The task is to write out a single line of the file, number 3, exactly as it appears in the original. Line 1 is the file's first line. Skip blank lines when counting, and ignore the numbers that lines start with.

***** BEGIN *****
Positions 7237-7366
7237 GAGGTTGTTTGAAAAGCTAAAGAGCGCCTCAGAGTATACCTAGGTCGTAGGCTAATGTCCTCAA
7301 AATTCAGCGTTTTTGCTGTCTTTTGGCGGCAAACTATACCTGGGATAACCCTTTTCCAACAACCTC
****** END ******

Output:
7301 AATTCAGCGTTTTTGCTGTCTTTTGGCGGCAAACTATACCTGGGATAACCCTTTTCCAACAACCTC